On his part. Rep. Julius Ihonvbere (APC, Edo) lampooned Emefiele for allegedly towering above the National Assembly.
“We are farmers. Beyond the work I do in this place, my constituency has no federal presence. We don’t have any big agencies. So, essentially, there are many communities like that across Nigeria. The CBN has not done anything to get the banks to establish branches across the country, sufficiently that someone does not have to travel for an hour and a half before accessing banking services.
The way the CBN is going in this country…in fact, the CBN governor is acting like he is more powerful than the President and the National Assembly. Policies after policies are being rolled out. You have not settled on one; you are bringing another. You sent timelines, completely unreasonable timelines,” he said.
Midway into the proceedings, Rep. Mark Gbillah (NNPP) raised a point of order, citing relevant sections of the CBN Act and the 1999 Constitution, reminding the House that the CBN governor should be giving periodic briefings on monetary policies of the apex bank to the National Assembly.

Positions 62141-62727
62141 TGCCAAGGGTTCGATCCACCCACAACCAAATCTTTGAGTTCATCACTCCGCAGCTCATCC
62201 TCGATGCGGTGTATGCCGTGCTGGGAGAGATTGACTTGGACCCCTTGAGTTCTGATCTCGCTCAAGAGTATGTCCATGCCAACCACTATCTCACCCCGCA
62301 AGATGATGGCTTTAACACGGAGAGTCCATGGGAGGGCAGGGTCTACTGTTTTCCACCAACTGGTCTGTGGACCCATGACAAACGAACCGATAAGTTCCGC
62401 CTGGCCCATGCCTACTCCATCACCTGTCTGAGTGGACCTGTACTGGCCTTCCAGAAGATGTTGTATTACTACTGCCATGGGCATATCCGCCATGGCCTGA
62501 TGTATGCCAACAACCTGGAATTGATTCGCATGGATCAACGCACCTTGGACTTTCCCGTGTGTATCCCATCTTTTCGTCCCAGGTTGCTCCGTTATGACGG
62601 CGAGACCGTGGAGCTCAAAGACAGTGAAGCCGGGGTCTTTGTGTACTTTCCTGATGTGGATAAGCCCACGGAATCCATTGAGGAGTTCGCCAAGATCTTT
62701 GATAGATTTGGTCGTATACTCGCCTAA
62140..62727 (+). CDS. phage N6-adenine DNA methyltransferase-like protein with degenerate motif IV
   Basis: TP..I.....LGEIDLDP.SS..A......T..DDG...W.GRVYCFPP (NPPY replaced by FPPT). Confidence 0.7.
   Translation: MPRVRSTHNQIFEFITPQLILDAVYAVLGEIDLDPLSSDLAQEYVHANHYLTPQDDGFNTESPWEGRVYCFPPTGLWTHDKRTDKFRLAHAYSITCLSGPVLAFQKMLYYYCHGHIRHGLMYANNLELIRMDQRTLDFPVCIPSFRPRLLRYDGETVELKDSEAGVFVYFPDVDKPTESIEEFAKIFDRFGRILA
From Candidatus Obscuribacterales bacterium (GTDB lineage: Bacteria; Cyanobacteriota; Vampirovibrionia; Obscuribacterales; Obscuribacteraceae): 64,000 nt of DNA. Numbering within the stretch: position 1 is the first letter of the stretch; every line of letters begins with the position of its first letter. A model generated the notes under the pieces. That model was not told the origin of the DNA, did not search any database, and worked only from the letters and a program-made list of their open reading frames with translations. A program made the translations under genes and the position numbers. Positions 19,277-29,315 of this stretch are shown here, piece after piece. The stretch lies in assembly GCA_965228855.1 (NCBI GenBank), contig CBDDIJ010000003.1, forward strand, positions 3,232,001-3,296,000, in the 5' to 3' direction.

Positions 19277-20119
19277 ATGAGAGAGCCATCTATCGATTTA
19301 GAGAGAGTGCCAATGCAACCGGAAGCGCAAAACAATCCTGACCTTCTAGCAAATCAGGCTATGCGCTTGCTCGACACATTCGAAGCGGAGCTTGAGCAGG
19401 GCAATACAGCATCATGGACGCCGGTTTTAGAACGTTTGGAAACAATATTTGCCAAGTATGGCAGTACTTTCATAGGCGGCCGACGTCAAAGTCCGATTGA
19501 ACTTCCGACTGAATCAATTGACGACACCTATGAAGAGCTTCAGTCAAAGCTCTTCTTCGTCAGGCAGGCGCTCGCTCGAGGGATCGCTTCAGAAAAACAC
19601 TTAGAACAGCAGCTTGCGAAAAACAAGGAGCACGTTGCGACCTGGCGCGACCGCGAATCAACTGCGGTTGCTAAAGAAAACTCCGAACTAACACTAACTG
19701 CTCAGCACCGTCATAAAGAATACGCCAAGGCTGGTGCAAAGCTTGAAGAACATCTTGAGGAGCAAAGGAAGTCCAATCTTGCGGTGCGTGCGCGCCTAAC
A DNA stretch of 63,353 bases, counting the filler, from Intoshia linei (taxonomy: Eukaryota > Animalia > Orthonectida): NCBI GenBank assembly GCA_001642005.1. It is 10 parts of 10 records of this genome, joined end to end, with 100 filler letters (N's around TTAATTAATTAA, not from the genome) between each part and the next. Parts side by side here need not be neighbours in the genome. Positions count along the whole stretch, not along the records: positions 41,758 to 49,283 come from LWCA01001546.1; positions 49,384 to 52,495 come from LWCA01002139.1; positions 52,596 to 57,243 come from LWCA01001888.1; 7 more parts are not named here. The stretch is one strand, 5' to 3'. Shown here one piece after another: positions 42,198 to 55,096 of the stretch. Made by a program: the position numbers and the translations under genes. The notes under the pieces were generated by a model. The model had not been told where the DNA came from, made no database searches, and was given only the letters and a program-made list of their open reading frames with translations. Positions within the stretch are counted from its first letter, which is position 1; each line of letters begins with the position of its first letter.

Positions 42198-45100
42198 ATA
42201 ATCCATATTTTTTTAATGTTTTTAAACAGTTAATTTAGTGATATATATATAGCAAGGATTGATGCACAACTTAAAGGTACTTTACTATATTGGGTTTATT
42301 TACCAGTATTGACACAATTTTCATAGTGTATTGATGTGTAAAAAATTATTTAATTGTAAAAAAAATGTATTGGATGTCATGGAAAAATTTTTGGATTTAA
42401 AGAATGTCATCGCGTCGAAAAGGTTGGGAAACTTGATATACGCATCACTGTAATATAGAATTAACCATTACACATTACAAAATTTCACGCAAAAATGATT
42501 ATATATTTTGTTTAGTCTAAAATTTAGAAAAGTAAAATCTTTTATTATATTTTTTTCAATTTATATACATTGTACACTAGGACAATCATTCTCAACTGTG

He noted that the CBN was yet to explain to Nigerians how the redesigning of the Naira was funded, stressing that there was no approval of such expenditures by the National Assembly.
Some other lawmakers who also spoke opposed the new policy but agreed it would suffice to hear from the CBN governor respond to questions that will be posed to him. To that end, the Speaker, Rep. Femi Gbajabiamila, heeded the prayer of the substantive motion and ruled that Governor Emefiele be summoned to brief the House Thursday next week.
“If you want to comply with the act, ordinarily he should be appearing before the whole National Assembly. I think you will allow me to speak to the Senate President and see whether in compliance with the Act, we can have a joint session. I think this is important enough for him to brief the National Assembly but if that fails, appearing before the National Assembly does not necessarily means in a Joint Session. If he appears before the Senate separately and appears before the House separately, he has appeared before the National Assembly but to save time, I will ask if that is possible,” Gbajabiamila said.